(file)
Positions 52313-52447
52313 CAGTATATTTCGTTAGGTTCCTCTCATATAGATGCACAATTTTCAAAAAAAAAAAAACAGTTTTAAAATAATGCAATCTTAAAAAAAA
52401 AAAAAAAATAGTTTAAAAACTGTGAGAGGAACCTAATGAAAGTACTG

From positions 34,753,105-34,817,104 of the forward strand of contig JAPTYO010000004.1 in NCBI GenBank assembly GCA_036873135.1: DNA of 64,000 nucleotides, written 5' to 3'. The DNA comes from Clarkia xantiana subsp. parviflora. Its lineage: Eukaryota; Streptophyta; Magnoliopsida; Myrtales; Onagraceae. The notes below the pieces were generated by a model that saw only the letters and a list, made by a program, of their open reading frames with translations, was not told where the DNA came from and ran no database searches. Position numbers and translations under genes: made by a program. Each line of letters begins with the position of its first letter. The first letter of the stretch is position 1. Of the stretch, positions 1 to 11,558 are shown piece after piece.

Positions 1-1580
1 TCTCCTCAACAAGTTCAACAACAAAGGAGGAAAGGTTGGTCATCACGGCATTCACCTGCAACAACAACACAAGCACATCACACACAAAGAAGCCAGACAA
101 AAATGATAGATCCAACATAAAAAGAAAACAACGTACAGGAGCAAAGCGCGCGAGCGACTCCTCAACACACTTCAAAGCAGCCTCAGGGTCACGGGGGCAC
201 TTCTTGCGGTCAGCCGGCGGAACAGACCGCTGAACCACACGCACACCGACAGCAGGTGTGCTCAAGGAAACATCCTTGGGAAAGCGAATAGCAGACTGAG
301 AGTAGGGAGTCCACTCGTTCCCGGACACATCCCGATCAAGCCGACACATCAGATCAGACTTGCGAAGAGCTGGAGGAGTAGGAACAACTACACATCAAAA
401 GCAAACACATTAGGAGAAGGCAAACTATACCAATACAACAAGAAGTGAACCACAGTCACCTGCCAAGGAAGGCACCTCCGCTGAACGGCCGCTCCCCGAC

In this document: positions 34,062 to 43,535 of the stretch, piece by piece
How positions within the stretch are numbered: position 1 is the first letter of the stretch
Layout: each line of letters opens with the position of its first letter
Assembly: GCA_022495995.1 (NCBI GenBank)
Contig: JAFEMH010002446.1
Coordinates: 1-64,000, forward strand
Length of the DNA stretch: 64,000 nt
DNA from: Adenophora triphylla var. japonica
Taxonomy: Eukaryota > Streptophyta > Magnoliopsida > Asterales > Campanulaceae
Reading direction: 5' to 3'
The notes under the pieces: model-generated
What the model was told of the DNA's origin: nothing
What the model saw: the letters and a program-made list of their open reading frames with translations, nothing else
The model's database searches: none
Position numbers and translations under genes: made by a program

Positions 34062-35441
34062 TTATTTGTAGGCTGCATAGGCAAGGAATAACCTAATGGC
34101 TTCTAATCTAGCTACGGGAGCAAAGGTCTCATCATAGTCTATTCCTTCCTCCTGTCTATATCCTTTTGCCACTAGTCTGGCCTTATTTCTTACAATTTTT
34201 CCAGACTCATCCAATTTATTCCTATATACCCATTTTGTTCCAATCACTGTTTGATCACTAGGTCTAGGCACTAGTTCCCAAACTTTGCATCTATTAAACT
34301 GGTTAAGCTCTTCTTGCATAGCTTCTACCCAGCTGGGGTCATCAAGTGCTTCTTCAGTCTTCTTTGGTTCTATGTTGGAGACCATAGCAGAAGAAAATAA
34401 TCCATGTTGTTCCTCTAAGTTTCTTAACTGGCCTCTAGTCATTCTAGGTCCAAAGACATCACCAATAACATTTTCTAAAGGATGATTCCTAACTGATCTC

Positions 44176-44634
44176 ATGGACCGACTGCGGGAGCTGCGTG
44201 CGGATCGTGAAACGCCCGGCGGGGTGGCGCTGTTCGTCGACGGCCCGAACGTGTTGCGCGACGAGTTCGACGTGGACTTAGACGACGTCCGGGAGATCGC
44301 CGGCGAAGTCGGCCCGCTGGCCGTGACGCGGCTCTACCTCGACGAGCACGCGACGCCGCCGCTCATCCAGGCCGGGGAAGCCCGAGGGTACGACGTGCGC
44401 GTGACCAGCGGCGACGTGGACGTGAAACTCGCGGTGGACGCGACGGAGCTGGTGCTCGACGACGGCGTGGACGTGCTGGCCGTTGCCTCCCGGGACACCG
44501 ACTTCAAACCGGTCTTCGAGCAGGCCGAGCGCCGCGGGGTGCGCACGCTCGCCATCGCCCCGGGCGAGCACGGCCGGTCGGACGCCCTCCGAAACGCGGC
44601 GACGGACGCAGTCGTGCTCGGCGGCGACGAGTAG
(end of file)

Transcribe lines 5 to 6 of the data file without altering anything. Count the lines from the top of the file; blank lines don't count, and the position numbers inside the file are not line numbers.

Positions 1-1580
1 TCTCCTCAACAAGTTCAACAACAAAGGAGGAAAGGTTGGTCATCACGGCATTCACCTGCAACAACAACACAAGCACATCACACACAAAGAAGCCAGACAA